3. Sports are less important. When our oldest was working his way through the various sports at school, it seemed like the most important thing in life. Now as they have all moved through the system, we have developed a different perspective. Sports are fun, but they are short-lived adventures that are forgotten with time. I now encourage the boys to enjoy the moment, to smile and laugh, to make friends with the kids on your team while being kind to the other team. Honestly, not one person will care in your college or adult life what accomplishments you had in junior high or high school.

4. Little things stay little. At first, our family celebrated every milestone as if it were the biggest deal in the world. You won a prize, then let’s have a party. You made the honor roll, then we better announce it to the world. Over time we realized that people love to celebrate everything, and it is exhausting to try to keep up. We have boxes and boxes of printed certificates of accomplishment from our boys that get filed and never looked at again. We do not celebrate anything unless it is huge. Otherwise, we end up celebrating all the time.

5. Brotherly love. My boys have all had friends in their life. They enjoy the company of others, but when you look closely, their brothers are their best friends. One of the reasons I stopped fighting them playing video games is because they always play together. With online features, the younger ones will spend part of their weekend playing with their brothers in college. They celebrate each other, the look for each other and they are good friends to one another.

Through the years my wife and I have shared numerous smiles as we have watched people with one boy. Their perspective on life is so much different from ours. Part of that comes from our faith and the other from the size of our family. If you spent a week in my shoes, you would see that life is different when you have four boys that you are trying to raise into mature men of God.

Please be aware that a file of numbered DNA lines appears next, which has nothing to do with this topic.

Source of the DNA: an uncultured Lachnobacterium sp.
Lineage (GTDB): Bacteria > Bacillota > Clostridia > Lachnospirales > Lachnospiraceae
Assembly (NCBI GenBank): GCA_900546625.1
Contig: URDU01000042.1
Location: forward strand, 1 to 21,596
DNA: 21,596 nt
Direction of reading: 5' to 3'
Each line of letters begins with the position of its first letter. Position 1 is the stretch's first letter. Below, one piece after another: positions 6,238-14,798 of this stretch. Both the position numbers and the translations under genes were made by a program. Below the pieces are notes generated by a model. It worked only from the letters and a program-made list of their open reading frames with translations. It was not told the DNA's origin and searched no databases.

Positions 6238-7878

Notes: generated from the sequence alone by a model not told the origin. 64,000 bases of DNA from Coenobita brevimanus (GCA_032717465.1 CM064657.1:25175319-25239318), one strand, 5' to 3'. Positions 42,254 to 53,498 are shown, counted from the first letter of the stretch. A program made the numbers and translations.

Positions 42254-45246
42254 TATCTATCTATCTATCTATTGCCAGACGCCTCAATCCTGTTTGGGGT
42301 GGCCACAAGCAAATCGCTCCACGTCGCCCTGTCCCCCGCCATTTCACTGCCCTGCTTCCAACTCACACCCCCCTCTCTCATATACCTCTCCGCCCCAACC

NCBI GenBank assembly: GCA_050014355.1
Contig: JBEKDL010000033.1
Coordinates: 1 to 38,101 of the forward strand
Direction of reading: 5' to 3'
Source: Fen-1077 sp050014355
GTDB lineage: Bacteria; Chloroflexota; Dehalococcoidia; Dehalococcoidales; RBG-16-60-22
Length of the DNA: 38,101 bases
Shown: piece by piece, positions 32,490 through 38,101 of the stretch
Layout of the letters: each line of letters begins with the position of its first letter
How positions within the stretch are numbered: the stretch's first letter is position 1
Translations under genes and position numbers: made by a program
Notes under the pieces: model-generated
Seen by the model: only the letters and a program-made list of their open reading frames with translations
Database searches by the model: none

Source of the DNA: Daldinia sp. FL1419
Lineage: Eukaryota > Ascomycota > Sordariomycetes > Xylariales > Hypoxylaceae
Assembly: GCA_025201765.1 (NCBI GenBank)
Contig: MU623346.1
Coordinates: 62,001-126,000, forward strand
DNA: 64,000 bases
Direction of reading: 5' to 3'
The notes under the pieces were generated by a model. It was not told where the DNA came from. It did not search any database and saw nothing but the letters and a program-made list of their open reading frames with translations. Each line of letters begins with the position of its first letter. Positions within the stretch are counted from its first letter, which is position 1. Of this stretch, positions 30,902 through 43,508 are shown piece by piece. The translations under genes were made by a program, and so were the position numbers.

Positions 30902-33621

The Sermon Series That Has Me Asking Questions

The last four weeks I have been speaking about the topic of money. This was not a series designed to raise money for some big project or capital campaign. It was merely an overview of how a Christian should view their money and a few general tips on how to handle it.

What happened over the last four weeks was fascinating to me. In August, September, and October our Church reached new heights since I became its leader. We averaged 218 people combined in our two worship programs. The Church was full and exciting every week as new people joined us and the auditorium filled up. Then came November and the new sermon series called “Right on the Money.”

Over the last four weeks, our weekly attendance dropped like a rock from a tall building. We went from 218 people average attendance to 185 people per week. The programs felt empty, morale was low, and there was a general apathy that swept over the Church. I do understand there were issues with health, deer hunting season, the weather and the Thanksgiving holiday. These factors also led to lower attendance, but having tracked it for four years, I have never seen a drop like this. The only thing that was different about this month was that I was preaching on money.